FAYETTEVILLE, Ark. (AP) — When Judy Paynesmith left her job as a medical transcriptionist, she wanted to open her own business.
The goal: Help people eat better and live healthier lives for a few years until she retires.
She's operated Lean Green Cuisine at 908-D Rolling Hills Drive since February 2010, offering prepared organic, vegan food to Northwest Arkansas customers who pick it up once per week or have it delivered.
"I'm really not making any money, but I love what I'm doing," she said.
What she didn't expect was a letter from Nestle, the company that owns Lean Cuisine frozen foods. A lawyer representing Nestle contacted her in April asking if she would be willing to change the name of Lean Green Cuisine.
Paynesmith at first agreed to those terms, but now says she can't afford the thousands of dollars that would be required to enact the name change, nor can she afford a lawyer to assist her.
"They really feel threatened, but we're not a franchise," she said. "We're the only one with the name."
The owner of Lean Green Cuisine is learning a real-life lesson that many small-business owners have to deal with when opening a new venture.
"Whenever you're dealing with the same area of commerce and there are similar names, there's always going to be the risk of crossing the line," said Ned Snow, an associate professor with a specialty in copyright and trademark law at the University of Arkansas School of Law.
The likelihood a new business will cause consumer confusion with an existing brand is one issue that would be considered by a judge in a trademark infringement case, Snow said. Other factors are how long the two brands have existed and if the second brand would dilute the value of the existing brand.
It's not uncommon for small businesses to run afoul of another company's trademark. In August, Dairy Queen filed suit in federal court against Northwest Arkansas business J.J.'s Grill over the use of the term "grill-N-chill." Dairy Queen holds the trademark for the term "grill and chill."
The University of Arkansas deals each year with about a dozen companies in the state that it believes infringes on its trademark of "Razorbacks," said Brian Pracht, the university's athletic director for marketing and licensing.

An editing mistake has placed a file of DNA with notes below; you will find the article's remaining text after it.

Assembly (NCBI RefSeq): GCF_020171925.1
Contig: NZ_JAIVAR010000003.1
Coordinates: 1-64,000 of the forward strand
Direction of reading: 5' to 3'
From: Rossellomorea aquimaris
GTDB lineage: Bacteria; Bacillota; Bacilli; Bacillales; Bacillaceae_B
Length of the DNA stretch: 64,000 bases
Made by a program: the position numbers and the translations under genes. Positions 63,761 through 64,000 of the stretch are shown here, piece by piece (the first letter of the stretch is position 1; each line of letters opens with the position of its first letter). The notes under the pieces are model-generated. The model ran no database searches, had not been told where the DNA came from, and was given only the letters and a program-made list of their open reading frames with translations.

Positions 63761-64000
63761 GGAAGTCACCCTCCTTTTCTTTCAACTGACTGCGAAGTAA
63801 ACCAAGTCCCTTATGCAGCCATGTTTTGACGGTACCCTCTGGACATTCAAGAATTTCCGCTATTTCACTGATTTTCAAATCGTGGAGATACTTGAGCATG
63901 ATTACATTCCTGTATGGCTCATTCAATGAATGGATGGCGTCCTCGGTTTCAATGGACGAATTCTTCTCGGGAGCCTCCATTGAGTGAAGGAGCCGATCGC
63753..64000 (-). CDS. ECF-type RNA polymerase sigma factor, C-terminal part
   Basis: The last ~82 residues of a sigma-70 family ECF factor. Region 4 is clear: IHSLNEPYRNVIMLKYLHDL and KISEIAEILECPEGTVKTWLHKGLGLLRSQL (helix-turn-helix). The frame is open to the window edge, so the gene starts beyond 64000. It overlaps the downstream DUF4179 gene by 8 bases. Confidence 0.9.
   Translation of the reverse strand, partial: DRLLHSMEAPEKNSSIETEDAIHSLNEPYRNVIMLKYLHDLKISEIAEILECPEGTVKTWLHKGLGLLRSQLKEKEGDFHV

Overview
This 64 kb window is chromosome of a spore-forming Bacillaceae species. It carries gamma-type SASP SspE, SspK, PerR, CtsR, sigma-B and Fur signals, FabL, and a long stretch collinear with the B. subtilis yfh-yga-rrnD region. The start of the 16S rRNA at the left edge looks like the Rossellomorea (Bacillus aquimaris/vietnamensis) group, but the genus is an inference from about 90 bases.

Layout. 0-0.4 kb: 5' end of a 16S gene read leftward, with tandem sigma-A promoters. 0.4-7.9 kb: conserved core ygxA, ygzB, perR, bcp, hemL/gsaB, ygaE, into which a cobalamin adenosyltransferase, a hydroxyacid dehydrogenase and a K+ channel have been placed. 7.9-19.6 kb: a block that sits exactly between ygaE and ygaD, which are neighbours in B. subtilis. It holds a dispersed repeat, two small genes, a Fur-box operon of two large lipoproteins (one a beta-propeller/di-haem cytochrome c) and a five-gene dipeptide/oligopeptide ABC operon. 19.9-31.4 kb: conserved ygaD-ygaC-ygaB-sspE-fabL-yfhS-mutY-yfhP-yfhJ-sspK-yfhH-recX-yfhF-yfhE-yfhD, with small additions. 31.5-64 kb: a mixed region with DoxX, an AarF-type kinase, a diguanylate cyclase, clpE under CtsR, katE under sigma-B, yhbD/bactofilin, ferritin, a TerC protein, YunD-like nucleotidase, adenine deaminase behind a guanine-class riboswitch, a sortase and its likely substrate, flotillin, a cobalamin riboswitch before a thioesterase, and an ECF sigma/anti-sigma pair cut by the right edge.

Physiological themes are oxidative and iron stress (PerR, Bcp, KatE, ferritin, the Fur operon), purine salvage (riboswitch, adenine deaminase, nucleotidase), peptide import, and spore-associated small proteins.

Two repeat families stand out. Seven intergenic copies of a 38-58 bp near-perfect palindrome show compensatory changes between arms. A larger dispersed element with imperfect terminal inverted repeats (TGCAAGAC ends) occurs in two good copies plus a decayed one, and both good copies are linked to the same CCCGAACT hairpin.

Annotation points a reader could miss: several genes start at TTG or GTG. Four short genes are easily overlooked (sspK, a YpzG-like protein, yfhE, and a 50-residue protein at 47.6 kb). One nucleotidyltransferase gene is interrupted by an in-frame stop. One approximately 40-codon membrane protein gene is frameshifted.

"We encourage businessmen and women to do research and get some counsel before they use a similar name or logo to an organization or other business," Pracht said. "What companies want is to avoid any confusion."
The university issues licenses to about 500 companies to sell products bearing its trademarks, but takes issue with businesses using a trademark such as "Razorback" in their name.
"There's no real benefit to the university associating with various businesses," Pracht said.
Several Northwest Arkansas businesses are able to use the word "Razorback" in their names because they were established before the university trademarked the term in 1987. If a new Razorback business were to open today, the university would quickly contact the owner about a name change.
Usually that contact is enough to settle the matter without the need to go to court, Pracht said.
Of course, the best thing a new business owner can do is to avoid a name conflict before opening.
Steve Clark, Fayetteville Chamber of Commerce president, said the chamber doesn't get involved in conflicts between two businesses, such as with Lean Green Cuisine and Nestle, but that all new businesses in the community are advised to check with the secretary of state's office to make sure a name isn't reserved.
"Litigation over intellectual property can get very expensive," he said.
Snow recommends checking the federal government's list of trademarks at www.uspto.gov, and even hiring a lawyer to assist in the search.
"The safest thing is to do your homework ahead of time to avoid litigation," he said.
But with only the threat of a lawsuit hanging over her head, the owner of Lean Green Cuisine is finding herself in a situation where it would cost her thousands of dollars to change her website and signs.
"I really, truly cannot afford it," Paynesmith said.
The lawyer representing Nestle who contacted Paynesmith did not respond to an email about Lean Green Cuisine.
Paynesmith contends that her business offers a very different service from Lean Cuisine. She takes orders for vegan food through her website, leangreencuisine.com, with customers picking up the food on Mondays. She also offers delivery from Bella Vista to Fayetteville. She gets 60-70 orders every week. Most business comes from word-of-mouth, Paynesmith said.
"No one has ever called in because they were confused," she said. "It's ridiculous."